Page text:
I’m going to let you in to some secrets, just don’t tell anyone you heard this from me….
- Not everybody wants to work flexibly. Some people like being in the office every day.
- There are people who come to work each day for the money. They don’t care who for.
- Some people don’t want to be promoted, their ambition is to be left alone to do their job.
- Self development doesn’t have to be about work. Some people learn all the time without you.
I could go on….
The thing is, just because we think it’s valuable, doesn’t mean it is.
As HR professionals, as professionals in the world of work we have to be incredibly careful that we don’t affirm our own and our professional biases on the workplace. We happily argue that we need to be more flexible, that we need to develop flexible organisations, but then we tell people that we’ve benchmarked our pay and that we are a median to top quartile payer and look with disdain at anyone who suggests they should have more. Why is one more important to us than the other?
We talk about inclusivity, without realising that means we need to create the environment that allows people to value the things that we don’t. That it means we need to accept that not everything will conform to the HR 101 Model Workplace and that we will need to accommodate a genuine breadth of needs and requirements.
Who says the person that needs extra money in order to pay for their family to go on holiday is more unreasonable, less worthy or more indulgent than the person who asks for flexible working to spend a day at week at home with theirs?
Who says that the person that comes in at 9 and leaves at 5 and doesn’t want to attend any of the learning and development courses, but spends their evenings learning different languages, has less potential than their colleague that takes any opportunity to advance their career?
When we think about the world of work, when we think about our organisations and workplaces, we need to check ourselves and ask which lens we’re looking through. Are we really making decisions that allow all to benefit? Or just the ones that we agree with.
So here’s a test for you…..
Think of an area of HR (it could be resourcing, talent development, compensation etc).
Argue why it adds value to the organisation.
Argue why YOU need to do it, not anyone else.
Define the value that is being added by doing it (qualitative and quantitative).
Argue why it slows the organisation down, makes things harder.
Argue why it could be better done by someone else.
Define the total cost of doing the activity (time and budget).
Compare the two.
What did you learn?
People at work will often tell me that, “words are important”. I agree, I think language is important and the power of it is underused in a work context. For some reason, the moment we enter the workplace we seem to lose all sense of the human vocabulary that we would normally use to interact with people and develop an entirely different language.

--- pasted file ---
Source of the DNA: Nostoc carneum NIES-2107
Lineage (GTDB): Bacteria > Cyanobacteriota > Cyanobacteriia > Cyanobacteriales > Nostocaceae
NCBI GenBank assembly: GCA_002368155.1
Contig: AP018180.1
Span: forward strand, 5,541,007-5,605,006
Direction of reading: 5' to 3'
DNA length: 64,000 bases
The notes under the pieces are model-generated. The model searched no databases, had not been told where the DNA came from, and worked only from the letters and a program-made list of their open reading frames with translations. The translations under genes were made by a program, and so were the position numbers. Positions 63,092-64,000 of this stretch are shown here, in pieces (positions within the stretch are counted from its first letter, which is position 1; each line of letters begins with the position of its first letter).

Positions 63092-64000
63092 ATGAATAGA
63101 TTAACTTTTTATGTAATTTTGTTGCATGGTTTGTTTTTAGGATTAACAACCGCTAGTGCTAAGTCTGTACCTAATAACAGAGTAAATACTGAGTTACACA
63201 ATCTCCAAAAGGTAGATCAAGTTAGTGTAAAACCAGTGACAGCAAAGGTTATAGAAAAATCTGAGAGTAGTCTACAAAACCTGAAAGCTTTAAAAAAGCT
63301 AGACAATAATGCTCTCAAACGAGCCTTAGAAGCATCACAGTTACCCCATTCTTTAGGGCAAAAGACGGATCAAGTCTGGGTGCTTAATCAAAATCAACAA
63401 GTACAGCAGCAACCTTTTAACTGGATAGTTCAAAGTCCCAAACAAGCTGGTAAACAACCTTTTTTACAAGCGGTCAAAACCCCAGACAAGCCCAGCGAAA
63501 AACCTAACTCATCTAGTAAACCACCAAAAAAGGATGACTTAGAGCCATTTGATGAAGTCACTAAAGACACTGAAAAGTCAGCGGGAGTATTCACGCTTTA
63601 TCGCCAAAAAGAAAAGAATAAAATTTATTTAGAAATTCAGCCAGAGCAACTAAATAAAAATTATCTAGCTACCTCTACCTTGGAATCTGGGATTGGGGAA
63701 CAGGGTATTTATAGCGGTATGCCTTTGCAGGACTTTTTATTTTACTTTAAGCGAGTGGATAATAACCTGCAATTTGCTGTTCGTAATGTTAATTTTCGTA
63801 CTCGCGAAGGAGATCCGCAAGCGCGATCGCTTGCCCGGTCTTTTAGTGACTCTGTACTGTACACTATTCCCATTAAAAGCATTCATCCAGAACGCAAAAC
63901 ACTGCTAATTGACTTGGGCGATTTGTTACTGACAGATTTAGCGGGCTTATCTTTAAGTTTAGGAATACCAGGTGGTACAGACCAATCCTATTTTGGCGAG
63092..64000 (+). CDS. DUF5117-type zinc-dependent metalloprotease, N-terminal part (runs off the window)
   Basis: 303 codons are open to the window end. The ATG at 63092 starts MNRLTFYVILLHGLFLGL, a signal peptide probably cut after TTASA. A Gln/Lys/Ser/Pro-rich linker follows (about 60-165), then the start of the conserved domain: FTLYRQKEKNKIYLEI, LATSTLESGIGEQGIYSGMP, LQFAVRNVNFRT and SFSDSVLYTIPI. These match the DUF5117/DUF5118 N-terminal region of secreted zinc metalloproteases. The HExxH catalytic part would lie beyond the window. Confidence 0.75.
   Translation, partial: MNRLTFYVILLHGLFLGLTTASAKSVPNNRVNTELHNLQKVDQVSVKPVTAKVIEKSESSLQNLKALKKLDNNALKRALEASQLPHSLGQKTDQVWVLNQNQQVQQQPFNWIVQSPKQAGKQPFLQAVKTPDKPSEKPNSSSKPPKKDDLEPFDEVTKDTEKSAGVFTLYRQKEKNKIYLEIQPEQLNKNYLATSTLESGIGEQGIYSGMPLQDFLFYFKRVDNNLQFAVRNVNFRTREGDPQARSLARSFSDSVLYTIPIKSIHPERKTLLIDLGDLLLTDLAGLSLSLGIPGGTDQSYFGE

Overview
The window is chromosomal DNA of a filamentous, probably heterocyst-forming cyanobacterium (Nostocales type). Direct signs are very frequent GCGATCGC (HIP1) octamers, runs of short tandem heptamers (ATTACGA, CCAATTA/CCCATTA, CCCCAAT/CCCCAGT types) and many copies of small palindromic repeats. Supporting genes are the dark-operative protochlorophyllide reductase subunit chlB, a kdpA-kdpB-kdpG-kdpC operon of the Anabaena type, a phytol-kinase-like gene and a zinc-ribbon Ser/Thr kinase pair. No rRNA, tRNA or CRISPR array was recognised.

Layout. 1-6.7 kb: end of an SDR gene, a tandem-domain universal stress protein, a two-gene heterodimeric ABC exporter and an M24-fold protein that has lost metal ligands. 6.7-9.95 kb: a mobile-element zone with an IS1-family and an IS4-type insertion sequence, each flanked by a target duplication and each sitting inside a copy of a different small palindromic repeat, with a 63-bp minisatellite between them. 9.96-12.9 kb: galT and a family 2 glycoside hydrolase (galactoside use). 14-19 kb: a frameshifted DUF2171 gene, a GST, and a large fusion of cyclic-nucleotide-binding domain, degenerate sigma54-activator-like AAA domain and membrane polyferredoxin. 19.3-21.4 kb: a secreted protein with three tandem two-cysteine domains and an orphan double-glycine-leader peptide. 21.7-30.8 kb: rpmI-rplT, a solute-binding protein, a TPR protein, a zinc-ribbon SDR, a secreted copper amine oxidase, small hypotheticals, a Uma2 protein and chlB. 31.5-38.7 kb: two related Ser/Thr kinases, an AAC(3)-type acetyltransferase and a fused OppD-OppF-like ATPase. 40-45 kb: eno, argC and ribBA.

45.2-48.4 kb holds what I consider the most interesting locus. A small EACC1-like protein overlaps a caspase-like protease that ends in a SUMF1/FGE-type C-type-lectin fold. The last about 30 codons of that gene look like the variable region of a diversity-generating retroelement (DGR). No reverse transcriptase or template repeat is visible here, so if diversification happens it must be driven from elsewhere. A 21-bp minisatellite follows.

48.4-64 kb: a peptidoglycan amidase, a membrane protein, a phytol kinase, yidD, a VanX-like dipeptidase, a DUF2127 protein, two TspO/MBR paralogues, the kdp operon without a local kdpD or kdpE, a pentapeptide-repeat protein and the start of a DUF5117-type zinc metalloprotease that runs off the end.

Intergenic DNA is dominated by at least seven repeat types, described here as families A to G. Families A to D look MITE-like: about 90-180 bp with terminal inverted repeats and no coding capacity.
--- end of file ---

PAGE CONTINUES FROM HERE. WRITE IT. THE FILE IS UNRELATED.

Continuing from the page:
But that’s not really today’s point, I could write diatribe after diatribe on the stupidity of business speak – but neither you nor I have time. No, what really annoys me is the passive dominant language that people use;
“I know you’re on holiday, but”
I know you’re on holiday, but my issue is more important than your relaxation time….
I am going to assert that whatever piece of nonsense I am propogating is actually something that you would want to read. You cannot possibly have chosen not to read it….
I think this information is important, I don’t give a shit what you think….
I could go on.
Next time you’re talking to someone, writing to someone, thinking of using any words for any purpose, try to think about the reader. Try for once not to write for yourself, think about yourself or your need. Think about the individual, what do they need, want, desire?
If what you’re writing is interesting, useful and helpful enough, the reader will come to you. And for the love of God. Please stop with the passive dominant phrases.
There are few things that get more annoyed than people asserting that HR people need to have “business experience”. It has become one of those arguments that is too easily propagated, without any real challenge – and when placed under scrutiny is easily shown to be wanting.
Firstly, I’m not sure what “the business” is. My instinct is that it refers to a profit or service centre, historically the heart of the organisation. But organisations are changing fast and there are functions that exist that didn’t exist five years ago and that often drive significant improvements in performance, are they the business too? The assertion is outdated and suggests an internal service model which is increasingly becoming obsolete in forward thinking organisations, where collaboration and expertise is key.
Second, it assumes that HR practitioners have no unique skills or experience and that they are simply applying playbook in their organisational context. You hardly ever hear the same allegation levelled at finance or marketing professionals. Does a vet have to have been an animal in order to do their job? In fact, you could as easily argue that every CEO should have worked in HR. People are our most important asset….after all…..
Finally, it misses the real issue. HR practitioners don’t have to work in the business (whatever it is) to be curious about it. You don’t have to be something to understand it. Rather than aspiring for an outdated explanation of an issue, we need to refocus our efforts on the core operations of our organisations, understanding them and the role that people have in delivering success. It doesn’t mean we don’t need to improve, it just means we need to be intelligent about the improvement.
That’s how HR gets better, by being thoughtful, mindful and curious, not by aspiring to do someone else’s job.
It’s time to move on.